Removing sub floor advice

Hi,
My neighbor and I have the same style kitchen floor. It mimics the craftsman style floor with 1 foot square tiles, the same as you see in super markets.
He decided to remove the tiles and extend the hardwood flooring. What he discovered was that the tiles were on a 1/4" thick flooring that had been glued and stapled to the sub-floor. Using a variety of tools, he managed to get it all up with the exception of the parts that went under the existing cabinets. He said he would leave that to the professionals.
I'm thinking of doing the same with our kitchen. I'd like to believe that the industry has come up with a variety of tools to make this job easier. If they are out there, I'll buy or rent.
Anybody out there who has done this the "easy" way. If so, what are the tools and where do I get them?
T.I.A.
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Go here: http://www.craintools.com/fs-specialtysaws.html look at the toe kick saw.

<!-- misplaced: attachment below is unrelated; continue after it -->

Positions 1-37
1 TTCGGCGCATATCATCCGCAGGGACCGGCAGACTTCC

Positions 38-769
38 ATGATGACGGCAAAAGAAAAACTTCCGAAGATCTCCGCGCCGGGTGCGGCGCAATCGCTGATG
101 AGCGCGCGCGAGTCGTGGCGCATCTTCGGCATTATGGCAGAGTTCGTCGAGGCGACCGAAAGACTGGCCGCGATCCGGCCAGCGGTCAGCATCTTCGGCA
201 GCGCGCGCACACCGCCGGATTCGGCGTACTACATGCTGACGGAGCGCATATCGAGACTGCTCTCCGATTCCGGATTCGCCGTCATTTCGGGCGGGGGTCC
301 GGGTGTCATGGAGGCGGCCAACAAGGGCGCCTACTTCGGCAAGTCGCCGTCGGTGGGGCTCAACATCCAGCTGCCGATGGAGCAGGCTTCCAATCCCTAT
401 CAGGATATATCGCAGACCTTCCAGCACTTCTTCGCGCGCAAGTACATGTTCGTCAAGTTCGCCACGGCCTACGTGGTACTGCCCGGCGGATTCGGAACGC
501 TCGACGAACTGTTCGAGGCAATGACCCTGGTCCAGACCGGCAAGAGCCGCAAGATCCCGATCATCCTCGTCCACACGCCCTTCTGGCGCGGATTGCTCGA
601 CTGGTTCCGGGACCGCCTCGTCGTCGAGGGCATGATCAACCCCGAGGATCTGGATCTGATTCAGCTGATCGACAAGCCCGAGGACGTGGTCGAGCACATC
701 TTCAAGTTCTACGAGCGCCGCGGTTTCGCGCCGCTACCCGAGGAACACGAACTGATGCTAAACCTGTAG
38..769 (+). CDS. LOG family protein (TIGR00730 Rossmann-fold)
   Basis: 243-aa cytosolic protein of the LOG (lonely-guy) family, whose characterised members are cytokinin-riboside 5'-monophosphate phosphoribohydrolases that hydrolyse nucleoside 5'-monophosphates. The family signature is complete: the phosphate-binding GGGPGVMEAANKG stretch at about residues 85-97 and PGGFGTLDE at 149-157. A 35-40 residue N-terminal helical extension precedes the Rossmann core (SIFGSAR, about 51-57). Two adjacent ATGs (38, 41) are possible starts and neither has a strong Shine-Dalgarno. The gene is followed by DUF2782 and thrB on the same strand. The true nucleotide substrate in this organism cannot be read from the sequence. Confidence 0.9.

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Thanks. I looked at that site and more.
From what I can see, the pros cut the underlayment up in sections using a circular saw set to the correct depth. Then they peel it up. That limits the splintering.
In my neighbor's case, he used a pick and pryed off the floor without precutting. So, he had irregular chunks that splintered.
I'll precut the underlayment to 12" widths. I will then use the "big bully" tool to peel up the underlayment. Next, I'll use the toe saw for the detail work. If I do it right, the whole process should take a couple of days.
Thanks
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wrote:

My preferred method for tackling this type of project:
cut the floor into 2'x2' squares (comes up very easy with a pry or crow bar). and wear goggles because you will be hitting some nails (sparks are normal). DO NOT accidentally cut to deep. there should be nothing but a score on the subflooring after removing the top layers.
and remove the finished toe kick from your cabinets (much easier) (replace it after new floor is installed) use a nailset to drive the nails through the toe kick , then remove it.
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Shouldn't take more than a few hours by hand in a typical kitchen. If you buy that $2-300 saw for that one job, I'll buy it off you cheap. For years, I've just cut as close as I could to the cabinet and pried up the rest. It breaks almost clean and chisel the rest. There is a small saw on a drill I've ogled in the flooring distributor, but the cost just can't be justified for sporadic use.
M Hamlin

normal).
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